How can 3D DCC software AND hardware can have an efficiency overhaul?

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  4 Weeks Ago
How can 3D DCC software AND hardware can have an efficiency overhaul?

This thread is inspired buy a post byskeebertus
This is his a quote from his post
""15 to 20 years ago, 3D CG work wasnewandlargely done in a handful of rich countries- USA, Canada, EU States, Australia, Japan, South Korea and so forth.

That isnotthe case today. Dozens of up-and-coming countries have jumped on the 3D CG train, and they can do it at far lower cost - people work harder and longer there, and get paid 1/5th or even less of what someone in the quote on quote "rich world" would get paid for the same 3D gig.

You deliver an animation to a client for 50K? India can do it for 10K while making an OK profit. You get paid 100K a year just for 3D modeling? In the developing world that buys 7 full-time 3D people. You get a completemini 3D teamfrom modeler to rigger to animator to renderer and compositor for 100K a year, not just one "3D modeler".

The only workinginsurance policyagainst thischeaper competitionwould have beenfar more innovative and quicker 3D creation workflows.

Unfortunately, 3D artists werelargely hostileto the idea ofquicker, faster, cheaper and more efficient 3D content creationthroughout the 2000s and 2010s.

Everybody thought "as long as 3D CG creation is slow, difficult, exclusive and expensive, we'll earn really good salaries for the next 3 decades doing it".

In fact, the ability to create 3D CG faster, cheaper and more efficiently in the U.S., the EU, in Japan and so forthwould have kept these 3D artists in the saddle longer.

Nobody will run to India or the Phillippines if a 30 second 3D CG commercial can be done for 100K in the U.S. or in Germany.

But if you charge 450K for those itty-bitty 30 seconds of 3D animation or even more, then yes, the 3D work will go to where it can be done for much cheaper.

This problem could easily have been solvedif 3D DCC software AND hardware had gone through a very serious efficiency overhaul in the early 2010s."


What do you guys think? Agree or disagree?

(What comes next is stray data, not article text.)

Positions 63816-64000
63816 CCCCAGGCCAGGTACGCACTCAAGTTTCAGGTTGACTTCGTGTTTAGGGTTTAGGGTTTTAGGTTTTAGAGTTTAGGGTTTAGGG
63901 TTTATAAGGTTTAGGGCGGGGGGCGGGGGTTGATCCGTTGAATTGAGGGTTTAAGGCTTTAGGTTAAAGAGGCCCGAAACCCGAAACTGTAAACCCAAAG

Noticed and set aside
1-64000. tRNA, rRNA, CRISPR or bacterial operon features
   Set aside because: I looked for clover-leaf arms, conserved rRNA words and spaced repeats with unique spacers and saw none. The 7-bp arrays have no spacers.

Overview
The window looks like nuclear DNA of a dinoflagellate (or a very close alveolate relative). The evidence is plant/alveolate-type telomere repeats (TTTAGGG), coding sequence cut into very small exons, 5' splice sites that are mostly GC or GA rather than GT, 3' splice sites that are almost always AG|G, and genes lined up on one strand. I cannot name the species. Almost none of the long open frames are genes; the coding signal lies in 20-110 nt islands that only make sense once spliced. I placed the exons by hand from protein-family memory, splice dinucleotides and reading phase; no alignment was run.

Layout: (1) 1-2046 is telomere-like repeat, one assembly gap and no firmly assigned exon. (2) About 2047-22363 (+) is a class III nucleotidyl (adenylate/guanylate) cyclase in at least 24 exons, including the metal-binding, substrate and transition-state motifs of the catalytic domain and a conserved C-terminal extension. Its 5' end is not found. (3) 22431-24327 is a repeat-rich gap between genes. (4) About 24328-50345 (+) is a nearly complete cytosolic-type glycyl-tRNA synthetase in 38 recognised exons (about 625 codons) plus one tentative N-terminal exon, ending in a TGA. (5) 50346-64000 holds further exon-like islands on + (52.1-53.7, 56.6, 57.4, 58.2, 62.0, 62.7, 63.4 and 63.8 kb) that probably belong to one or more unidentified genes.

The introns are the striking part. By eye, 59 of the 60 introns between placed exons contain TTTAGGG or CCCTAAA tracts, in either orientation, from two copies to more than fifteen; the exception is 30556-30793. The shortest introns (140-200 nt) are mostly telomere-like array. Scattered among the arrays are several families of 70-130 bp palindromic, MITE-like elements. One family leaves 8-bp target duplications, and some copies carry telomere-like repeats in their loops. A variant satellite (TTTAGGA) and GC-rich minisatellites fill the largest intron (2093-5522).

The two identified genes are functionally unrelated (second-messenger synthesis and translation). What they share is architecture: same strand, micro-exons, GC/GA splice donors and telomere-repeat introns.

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  4 Weeks Ago
I don't think it matters. Customers don't care how it is made. They don't know anything about graphics for the most part. And they can't really do it themselves. So not it doesn't matter one bit for a client in the efficiency department or help anyone compete.

If it is easier and more efficient and prices go down, it goes down for everyone.

That 400k commercial in the US will now cost 100k but the client can now still get it in the Philipines with artists using the same system for 20K.

It would be nice to do jobs faster and cheaper with efficiency but it is not the key since other outsource partners can then do it even cheaper.

But by all means please make the tools more efficient. We would all love that. To make better use of our time and get more done. Working smarter and not harder is great!
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  4 Weeks Ago
I dissagree that the problem of Low cost competition
devaluing our work in the Market,

would be solved by some undefined efficiency overhaul
of 3DCC software and rendering hardware.
As software and technology becomes more efficient ,affordable and user friendly, you typically get more
non techy lay people creating for themselves.

Have a look at the prefab 3D Character markets Like Daz inc.

People are creating some excellent Character renders with ZERO knowledg of modeling& rigging.

More "smart" & capable software and realtime rendering will be welcomed of course.
However it will only further devalue many of the skills
and functions that once resided exclusively in the hands of highly paid specialists.
 
  4 Weeks Ago
I remember when meat cutting was a very well paid job. I had several friends who were professional meat cutters but then with new tools and ways of doing things and cheaper options that job pretty much has gone away and is now considered a low skill job with low skill pay.